Editor’s note: This is the last entry of “Extraordinary ordinary presence,” a three-part series from ELCA pastor Jordan Miller-Stubbendick on noticing God at work in mundane moments, and what this might teach us about our Lutheran faith. Read part one and part two.

Around this time of year, I feel a strong desire to clean out my closet. There’s something about the promise of spring that motivates me to get off the couch and take inventory of what I no longer need, and what could be passed along to someone who could use it. Maybe I try to make room for spring in my life by making space in my dresser drawers.

Where I live, spring comes unevenly and often takes a long time to arrive, but eventually flowers do bloom and the temperature does grow more gentle. I find that something similar happens when I am cleaning out clothes. What works best is to go with my gut, trust my first instinct and make a clear decision: keep or give away.

If I think about it too much, I can easily cling to many things that I might need in some future winter instead of letting things go and making space for spring breezes to blow in. I can talk myself into keeping just about anything on the slim chance that I might want to use it again someday.

I need to remember often that, in matters great and small, God is continually making space for that which is healing, grounded in justice and full of love.

Trusting my gut when I clean out clothes has served me well for the most part, but one shirt seems to be exempt. I have worn this shirt once, maybe twice. I have held onto it for years, through three moves, a degree program and two job changes. The shirt is a rich, muted gold, made of soft, drapey fabric. I bought it at a favorite local store that has a big sale every year between Christmas and New Year’s Eve. When I first picked it up, I imagined myself wearing it to a fancy New Year’s Eve party, even though my current season of life with young children means that I spend New Year’s Eve at home in my pajamas and may not even be awake at midnight.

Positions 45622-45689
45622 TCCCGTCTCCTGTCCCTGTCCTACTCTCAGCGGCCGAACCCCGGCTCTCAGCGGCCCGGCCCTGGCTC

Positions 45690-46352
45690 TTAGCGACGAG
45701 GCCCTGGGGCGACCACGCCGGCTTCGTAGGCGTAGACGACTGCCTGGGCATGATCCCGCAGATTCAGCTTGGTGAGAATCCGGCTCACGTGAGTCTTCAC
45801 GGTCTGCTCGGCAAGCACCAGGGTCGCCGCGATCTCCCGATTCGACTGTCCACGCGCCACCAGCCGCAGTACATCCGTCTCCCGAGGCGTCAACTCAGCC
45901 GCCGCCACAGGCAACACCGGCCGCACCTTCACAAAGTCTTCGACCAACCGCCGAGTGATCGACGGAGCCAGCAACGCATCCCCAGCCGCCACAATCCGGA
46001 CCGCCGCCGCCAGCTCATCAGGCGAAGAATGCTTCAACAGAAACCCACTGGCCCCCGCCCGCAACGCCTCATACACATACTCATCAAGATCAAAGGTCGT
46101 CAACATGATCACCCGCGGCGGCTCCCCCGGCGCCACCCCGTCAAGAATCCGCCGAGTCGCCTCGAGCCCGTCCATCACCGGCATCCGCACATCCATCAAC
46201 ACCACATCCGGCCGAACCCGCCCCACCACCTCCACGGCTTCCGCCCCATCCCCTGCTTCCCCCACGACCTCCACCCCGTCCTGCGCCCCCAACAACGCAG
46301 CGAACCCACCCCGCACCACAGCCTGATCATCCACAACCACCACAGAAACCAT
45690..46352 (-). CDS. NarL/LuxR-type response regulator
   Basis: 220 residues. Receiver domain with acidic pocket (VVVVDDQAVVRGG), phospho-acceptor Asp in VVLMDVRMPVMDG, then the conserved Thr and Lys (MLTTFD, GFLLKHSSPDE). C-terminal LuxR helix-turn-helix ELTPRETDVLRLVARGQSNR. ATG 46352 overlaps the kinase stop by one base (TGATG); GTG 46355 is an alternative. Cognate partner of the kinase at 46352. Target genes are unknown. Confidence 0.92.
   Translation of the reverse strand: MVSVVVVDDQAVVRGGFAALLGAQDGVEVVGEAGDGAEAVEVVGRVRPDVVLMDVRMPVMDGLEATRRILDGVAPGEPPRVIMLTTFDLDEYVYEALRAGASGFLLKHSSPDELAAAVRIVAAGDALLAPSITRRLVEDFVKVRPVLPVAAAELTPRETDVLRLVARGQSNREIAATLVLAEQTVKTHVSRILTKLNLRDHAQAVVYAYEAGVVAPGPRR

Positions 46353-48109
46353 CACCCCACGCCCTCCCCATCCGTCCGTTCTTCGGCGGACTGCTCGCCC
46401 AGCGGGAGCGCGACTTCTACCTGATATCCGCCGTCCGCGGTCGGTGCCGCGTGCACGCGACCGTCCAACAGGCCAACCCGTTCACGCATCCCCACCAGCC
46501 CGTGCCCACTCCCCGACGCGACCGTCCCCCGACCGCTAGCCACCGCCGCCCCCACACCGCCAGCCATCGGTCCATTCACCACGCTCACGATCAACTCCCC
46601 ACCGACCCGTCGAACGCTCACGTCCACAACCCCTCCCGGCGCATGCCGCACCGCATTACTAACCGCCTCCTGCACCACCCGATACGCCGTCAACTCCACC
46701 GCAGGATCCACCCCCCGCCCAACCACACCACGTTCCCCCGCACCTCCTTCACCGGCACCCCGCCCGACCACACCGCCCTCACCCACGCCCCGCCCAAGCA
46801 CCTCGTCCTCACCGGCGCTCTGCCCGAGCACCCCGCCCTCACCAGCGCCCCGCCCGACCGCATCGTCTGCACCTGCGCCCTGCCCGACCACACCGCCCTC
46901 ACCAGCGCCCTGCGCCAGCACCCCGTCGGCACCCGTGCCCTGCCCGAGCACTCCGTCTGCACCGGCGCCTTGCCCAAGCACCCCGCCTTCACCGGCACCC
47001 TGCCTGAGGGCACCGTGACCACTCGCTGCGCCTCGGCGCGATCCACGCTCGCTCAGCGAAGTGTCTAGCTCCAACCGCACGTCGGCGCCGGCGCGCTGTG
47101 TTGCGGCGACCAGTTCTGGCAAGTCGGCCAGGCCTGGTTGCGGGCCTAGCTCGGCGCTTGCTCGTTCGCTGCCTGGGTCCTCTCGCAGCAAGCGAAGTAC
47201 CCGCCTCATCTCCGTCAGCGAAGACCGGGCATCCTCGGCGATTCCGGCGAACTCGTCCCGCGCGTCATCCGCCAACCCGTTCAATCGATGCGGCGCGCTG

More than anything about the shirt itself, what drew me in and still captivates me was the sense of possibility. Wearing this shirt, I can imagine my husband and me someday going to a New Year’s Eve party with champagne and dancing, where you dress up, leave the house and stay up well past midnight. I can envision new adventures, people to meet and places to go. In this time when the whole world is trying to figure out what comes after a global pandemic, I appreciate the invitation to imagine the future.

Romans 4:16-17 tells of God calling into existence things that do not exist and giving life to the dead for all who share the faith of Abraham. I find it comforting and hopeful to remember that there are new possibilities I haven’t yet imagined in this life of faith. I need to remember often that, in matters great and small, God is continually making space for that which is healing, grounded in justice and full of love. What good news might be on the way today or next month? What I can see and imagine and believe in at this moment isn’t all there is.

That’s why I keep my muted gold shirt in my dresser drawer—because sometimes I need a visible, tangible reminder that God brings life from places where I can see only death, that God brings into being things that do not yet exist. Even if I never wear this shirt again, seeing it helps me remember what could be, what God is maybe even now bringing to life.

Jordan Miller Stubbendick
Jordan Miller-Stubbendick is an ELCA pastor who lives with her family in Buffalo, NY.

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